Unfortunately, it’s not that straightforward to just pop along any time you like. Access, at least to the West side is restricted to being part of a tour (with fee) only, and you have to pay to enter the East side as well, which put me off for a while. But, both sides, I think, are worth the money, and doing the West side as part of a tour is probably a lot more informative and entertaining than wandering around on your own trying to make sense of it.
No more so than when we went into the catacombs. It was cold and dim in there and while some of the catacombs had concrete over their fronts with inscriptions about who lay within, some of them had had only glass fronts, long since broken, and the slightly decaying coffins were clearly visible. It definitely gave you a creepy thrill.
The tour is supposed to last an hour, but it actually spilled quite a lot over that, and even then our guide had to reel off a bunch of graves we didn’t have time to get to or were inaccessible at the moment. All the places on the tour were booked – you must book ahead if you go in the week and woe betide you if you don’t! Two people had turned up, traveled all the way from Kent to get a spot, but we were full and there was no changing anyone’s mind about it! On the weekends, you just have to turn up and hope you get on a tour without waiting around for too long. They're clearly popular.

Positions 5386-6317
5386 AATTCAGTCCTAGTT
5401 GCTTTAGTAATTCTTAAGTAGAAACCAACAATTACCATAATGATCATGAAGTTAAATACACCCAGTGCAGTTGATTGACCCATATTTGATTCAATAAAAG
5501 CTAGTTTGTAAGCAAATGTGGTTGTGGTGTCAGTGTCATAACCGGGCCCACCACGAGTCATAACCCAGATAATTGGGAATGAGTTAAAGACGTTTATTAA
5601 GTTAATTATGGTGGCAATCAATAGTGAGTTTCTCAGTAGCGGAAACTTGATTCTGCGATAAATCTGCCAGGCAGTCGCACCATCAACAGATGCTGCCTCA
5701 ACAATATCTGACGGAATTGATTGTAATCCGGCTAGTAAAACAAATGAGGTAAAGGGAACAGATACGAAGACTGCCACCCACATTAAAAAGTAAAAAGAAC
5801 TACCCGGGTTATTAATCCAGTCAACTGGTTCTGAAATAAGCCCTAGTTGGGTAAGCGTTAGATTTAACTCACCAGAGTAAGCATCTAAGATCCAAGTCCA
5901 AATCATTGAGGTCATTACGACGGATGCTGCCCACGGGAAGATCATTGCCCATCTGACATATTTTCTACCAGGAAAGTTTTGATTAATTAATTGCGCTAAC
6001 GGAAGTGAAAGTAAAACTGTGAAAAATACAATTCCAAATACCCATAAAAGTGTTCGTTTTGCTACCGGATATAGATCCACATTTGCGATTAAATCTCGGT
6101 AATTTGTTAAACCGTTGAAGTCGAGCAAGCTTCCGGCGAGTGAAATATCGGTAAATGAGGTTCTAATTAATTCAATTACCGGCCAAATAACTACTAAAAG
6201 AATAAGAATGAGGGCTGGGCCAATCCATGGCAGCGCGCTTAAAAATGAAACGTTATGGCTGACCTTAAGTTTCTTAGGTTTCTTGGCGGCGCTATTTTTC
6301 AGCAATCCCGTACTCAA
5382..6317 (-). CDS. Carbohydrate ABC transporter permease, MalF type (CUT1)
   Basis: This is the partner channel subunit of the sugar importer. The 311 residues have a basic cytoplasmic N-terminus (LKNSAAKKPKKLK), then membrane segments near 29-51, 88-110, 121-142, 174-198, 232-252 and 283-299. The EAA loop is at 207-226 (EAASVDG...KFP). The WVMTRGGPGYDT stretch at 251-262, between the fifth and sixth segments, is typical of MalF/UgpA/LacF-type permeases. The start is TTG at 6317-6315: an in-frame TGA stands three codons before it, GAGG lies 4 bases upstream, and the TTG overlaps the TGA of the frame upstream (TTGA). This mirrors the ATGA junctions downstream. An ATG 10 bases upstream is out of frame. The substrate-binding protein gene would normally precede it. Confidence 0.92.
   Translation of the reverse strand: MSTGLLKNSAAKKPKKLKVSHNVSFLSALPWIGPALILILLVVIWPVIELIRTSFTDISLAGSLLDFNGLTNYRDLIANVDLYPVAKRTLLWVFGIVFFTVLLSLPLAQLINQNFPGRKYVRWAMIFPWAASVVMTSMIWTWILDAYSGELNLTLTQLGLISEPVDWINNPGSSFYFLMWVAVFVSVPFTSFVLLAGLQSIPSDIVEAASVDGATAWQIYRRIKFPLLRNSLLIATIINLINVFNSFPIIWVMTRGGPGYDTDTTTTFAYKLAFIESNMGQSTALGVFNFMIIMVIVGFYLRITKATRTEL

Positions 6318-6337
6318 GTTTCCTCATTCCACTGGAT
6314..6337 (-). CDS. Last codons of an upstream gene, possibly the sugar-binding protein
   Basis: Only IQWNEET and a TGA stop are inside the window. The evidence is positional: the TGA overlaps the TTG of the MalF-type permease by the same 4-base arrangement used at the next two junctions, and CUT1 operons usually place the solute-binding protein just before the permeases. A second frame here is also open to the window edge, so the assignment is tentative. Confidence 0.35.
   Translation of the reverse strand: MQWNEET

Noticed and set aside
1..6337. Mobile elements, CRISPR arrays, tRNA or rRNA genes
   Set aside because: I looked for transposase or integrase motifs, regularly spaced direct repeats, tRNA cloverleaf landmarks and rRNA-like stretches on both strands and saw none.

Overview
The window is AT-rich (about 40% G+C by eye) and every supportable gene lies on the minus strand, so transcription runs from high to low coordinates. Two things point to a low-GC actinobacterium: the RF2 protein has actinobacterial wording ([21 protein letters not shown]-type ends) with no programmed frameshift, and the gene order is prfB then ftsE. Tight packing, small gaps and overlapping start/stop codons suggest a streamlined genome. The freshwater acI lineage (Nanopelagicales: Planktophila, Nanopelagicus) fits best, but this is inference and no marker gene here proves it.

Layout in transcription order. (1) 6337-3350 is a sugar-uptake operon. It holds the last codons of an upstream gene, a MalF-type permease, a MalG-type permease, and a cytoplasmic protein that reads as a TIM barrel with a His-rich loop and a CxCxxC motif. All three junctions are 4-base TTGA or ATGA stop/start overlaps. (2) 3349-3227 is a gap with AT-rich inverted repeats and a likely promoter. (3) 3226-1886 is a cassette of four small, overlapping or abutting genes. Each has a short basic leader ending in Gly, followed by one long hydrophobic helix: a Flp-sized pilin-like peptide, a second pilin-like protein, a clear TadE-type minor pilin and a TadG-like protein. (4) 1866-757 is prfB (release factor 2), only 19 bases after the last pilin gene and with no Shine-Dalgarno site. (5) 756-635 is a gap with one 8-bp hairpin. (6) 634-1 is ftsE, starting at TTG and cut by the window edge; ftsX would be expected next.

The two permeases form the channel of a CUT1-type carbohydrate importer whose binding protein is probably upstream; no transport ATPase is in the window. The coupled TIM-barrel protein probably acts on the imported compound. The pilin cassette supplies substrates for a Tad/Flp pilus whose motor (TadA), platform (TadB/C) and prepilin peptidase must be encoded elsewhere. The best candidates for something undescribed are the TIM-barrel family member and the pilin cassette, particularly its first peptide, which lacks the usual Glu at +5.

Photos are allowed in the main, but there were some instances when it’s not permitted – sometimes families request that photos not be taken, as in the case of Litvinenko who is buried there, or the grand mausoleum that we peeked in which ‘houses’ Julius Beer and his descendants. Julius Beer was a Jew who technically shouldn’t be buried in consecrated ground but who allegedly converted on his death bed. He owned the Observer and had a lot of money so I imagine not too many people objected, even when his mausoleum, which is the biggest in the cemetery, blocked the sightline over the other graves. This has recently been restored and is quite incredible inside. Its ceiling wouldn’t look out of place in a grand house or church.
|Karl Marx's grave|
|Douglas Adams's grave|
|Richard 'Stoney' Smith's grave - inventor of Hovis|
|George Eliot's grave|
|I liked this grave but though I assumed he was a partner |
at Penguin, I can find no evidence supporting that